Speaker of the House Nancy Pelosi said Thursday that she has been surprised at the depth of support for the Iraq War among Republicans in the House of Representatives. AP writes:
‘ “They like this war. They want this war to continue,” Pelosi, D-Calif., told reporters. She expressed frustration over Republicans’ ability to force majority Democrats to yield ground on taxes, spending, energy, war spending and other matters. “We thought that they shared the view of so many people in our country that we needed a new direction in Iraq,” Pelosi said at her weekly news conference in the Capitol. “But the Republicans have made it very clear that this is not just George Bush’s war. This is the war of the Republicans in Congress.” Asked to clarify her remarks, Pelosi backed off a bit. “I shouldn’t say they like the war,” she said. “They support the war, the course of action that the president is on.” “And that was a revelation to me,” she said, “because I thought the American people’s voices were so — and still are — so strong in this regard.” ‘
I don’t doubt that some Republicans like the Iraq War. It after all got a lot of them elected, and has thrown a hefty part of the $500 billion spent on the war so far to their corporate sponsors.
But what really strikes me about the speaker’s remarks is her misreading of the Republicans. She appears to have thought that they had mostly turned against the war in their hearts, and would become allies of the Democrats in ending it. In other words, she seems to have blamed Bush for the war and to have assumed that the Republican representatives would now want to run away from Bush.
But for all the Caesar-like power that Bush claims for his imperial executive, he could not have steam-rollered the country into war if he had not had enablers in the then Republican-controlled Congress.
I understand how one gets to be collegial across the aisle in a body like Congress. That might help explain why Pelosi did not initially believe that her Republican colleagues could possibly be so short-sighted or venal as to actively support the war.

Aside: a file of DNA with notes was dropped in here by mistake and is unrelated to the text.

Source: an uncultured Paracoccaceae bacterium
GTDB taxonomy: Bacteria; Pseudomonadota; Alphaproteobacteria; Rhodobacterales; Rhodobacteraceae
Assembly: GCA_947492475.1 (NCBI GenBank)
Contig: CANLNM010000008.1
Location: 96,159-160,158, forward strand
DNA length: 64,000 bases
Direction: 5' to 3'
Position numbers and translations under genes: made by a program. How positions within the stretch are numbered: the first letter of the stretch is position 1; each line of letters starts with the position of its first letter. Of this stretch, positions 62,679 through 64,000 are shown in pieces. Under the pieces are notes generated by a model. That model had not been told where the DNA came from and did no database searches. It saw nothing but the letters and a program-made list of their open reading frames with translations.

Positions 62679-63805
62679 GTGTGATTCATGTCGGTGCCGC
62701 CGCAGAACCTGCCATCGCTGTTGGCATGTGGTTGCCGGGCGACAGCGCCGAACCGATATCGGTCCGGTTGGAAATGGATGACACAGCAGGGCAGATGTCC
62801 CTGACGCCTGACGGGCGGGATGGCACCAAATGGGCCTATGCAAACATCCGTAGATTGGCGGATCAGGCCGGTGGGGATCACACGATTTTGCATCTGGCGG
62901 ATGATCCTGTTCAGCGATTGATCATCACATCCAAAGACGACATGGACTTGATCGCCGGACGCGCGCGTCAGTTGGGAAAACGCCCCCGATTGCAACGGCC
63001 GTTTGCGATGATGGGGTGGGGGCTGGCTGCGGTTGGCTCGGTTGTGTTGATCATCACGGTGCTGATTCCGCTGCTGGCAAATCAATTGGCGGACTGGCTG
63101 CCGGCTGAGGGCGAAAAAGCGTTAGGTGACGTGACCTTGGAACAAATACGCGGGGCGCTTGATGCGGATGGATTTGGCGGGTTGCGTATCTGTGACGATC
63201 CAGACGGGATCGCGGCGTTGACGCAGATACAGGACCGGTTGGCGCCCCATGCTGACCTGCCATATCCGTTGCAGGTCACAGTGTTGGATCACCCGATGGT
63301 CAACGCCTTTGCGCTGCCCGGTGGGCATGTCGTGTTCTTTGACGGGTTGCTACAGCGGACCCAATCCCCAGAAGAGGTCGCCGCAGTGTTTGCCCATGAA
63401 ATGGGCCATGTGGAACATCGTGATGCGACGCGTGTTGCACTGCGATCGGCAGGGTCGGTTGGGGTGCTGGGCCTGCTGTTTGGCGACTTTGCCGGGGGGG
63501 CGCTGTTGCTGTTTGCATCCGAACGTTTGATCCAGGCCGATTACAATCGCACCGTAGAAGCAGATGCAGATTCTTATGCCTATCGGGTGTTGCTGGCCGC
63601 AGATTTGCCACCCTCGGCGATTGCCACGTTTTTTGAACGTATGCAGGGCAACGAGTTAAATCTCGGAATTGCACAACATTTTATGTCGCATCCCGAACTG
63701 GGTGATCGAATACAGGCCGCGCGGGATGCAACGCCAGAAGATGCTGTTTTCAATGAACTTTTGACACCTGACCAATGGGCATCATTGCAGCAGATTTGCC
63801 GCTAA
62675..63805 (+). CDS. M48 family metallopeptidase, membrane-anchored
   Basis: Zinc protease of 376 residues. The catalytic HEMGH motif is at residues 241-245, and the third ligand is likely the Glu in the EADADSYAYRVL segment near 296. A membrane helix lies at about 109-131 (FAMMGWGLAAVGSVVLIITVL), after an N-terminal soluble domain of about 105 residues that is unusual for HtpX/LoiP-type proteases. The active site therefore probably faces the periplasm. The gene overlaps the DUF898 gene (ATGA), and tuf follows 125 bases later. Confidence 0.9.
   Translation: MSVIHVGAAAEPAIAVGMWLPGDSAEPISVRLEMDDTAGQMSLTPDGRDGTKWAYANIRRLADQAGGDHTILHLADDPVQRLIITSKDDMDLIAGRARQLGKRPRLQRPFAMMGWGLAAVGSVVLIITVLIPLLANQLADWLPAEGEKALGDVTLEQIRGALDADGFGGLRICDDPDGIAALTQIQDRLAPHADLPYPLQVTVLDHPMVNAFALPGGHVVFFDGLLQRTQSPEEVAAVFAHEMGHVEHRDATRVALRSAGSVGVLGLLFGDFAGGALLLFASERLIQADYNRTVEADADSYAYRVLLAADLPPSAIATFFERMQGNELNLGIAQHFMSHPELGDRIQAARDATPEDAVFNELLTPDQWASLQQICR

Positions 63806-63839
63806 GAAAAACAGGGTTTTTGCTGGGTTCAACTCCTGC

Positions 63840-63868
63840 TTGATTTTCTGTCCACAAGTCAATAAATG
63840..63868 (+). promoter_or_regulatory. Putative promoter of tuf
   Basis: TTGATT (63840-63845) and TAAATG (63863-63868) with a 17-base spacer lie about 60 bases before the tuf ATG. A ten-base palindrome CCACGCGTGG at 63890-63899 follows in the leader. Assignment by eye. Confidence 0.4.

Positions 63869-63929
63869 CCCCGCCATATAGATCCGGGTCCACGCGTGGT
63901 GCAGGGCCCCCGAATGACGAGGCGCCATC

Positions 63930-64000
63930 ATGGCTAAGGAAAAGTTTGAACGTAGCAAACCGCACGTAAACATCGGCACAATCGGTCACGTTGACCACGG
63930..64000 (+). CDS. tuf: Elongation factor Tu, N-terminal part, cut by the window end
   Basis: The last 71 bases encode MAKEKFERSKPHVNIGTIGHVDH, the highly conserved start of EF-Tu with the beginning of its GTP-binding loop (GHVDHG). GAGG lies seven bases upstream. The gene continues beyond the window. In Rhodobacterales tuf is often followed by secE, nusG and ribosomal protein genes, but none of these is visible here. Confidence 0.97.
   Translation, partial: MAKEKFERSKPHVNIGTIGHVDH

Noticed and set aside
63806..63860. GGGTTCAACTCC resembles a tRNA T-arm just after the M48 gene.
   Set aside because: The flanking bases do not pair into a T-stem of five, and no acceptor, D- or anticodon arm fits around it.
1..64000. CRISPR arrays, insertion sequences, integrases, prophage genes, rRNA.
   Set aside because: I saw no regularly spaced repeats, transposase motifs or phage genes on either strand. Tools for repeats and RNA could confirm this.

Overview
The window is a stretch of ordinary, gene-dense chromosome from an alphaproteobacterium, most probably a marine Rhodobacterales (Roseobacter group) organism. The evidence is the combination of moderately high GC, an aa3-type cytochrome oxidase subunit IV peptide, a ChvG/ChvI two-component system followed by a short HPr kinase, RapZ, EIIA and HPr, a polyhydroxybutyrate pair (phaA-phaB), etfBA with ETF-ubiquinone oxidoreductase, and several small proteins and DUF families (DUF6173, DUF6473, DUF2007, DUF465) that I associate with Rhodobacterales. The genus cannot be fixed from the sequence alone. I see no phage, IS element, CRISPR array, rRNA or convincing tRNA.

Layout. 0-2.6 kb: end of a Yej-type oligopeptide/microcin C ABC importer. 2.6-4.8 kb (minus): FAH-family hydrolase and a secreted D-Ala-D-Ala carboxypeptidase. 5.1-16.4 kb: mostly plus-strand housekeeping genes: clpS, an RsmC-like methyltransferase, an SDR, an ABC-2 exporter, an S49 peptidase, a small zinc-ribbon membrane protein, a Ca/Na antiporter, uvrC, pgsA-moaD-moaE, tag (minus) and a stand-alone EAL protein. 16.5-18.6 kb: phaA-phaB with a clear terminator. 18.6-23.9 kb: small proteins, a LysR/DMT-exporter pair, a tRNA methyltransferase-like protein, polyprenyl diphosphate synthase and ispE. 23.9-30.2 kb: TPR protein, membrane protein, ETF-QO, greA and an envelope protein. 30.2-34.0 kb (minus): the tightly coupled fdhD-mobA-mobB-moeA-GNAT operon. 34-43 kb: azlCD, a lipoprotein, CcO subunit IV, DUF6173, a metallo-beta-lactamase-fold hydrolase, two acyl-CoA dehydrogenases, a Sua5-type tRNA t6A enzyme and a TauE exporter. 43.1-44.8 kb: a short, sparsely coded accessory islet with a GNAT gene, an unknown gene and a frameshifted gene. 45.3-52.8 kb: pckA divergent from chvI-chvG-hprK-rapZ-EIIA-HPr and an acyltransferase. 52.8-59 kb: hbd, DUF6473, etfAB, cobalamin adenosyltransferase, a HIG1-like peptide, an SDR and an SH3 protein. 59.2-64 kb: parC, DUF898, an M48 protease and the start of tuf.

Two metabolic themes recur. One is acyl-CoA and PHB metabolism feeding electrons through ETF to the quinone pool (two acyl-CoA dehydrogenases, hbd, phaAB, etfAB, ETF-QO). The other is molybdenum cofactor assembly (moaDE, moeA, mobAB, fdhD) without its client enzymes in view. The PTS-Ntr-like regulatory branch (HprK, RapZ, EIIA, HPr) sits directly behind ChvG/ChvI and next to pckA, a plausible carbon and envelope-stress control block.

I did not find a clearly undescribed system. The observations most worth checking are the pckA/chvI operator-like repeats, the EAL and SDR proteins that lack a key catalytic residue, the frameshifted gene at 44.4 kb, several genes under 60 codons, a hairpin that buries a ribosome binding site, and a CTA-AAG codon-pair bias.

But you just have to contrast the way that the Republicans took power in the House in 1994 with a disciplined plan that shifted resources radically to the Right and took no hostages among their foes. They even dared impeach (in the lesser sense) a very popular Democratic president, as a way of making sure Al Gore never became his successor. In other words, they came to town as ravenous as a horde of marauding Mongols and as mean as a canyon full of rattlesnakes.
Pelosi came to power, in contrast, with a namby-pamby pledge not to impeach Cheney or Bush (and she stiffed Dennis Kucinich, who quite rightly wanted at least to pursue the former). She came to power with no apparent plan to strengthen the key Democratic constituencies or throw resources to them.
And now a year after the Dems took the House back for the first time in 12 years, the Democratic Speaker suddenly realizes that she is facing a phalanx of determined warmongers.
Many (not all) Republicans view themselves as benefitting from prolonging the war. As long as it is still going on, they can’t be accused of having lost it. As long as it is still going on, they may yet show a skeptical American public, or at least the part of it that funds political campaigns, some benefit. As long as it goes on, they can hope to postpone the catastrophe long enough so that if they do lose the presidency, it will tar that Democratic incumbent and help restrict him or her to a single term.
And she thinks they want to end the war?
You have a sinking feeling that a small band of nice gentle hobbits is facing off against the Orcs of Mordor, without any magic rings or even just ordinary armament, and without any over-arching strategy.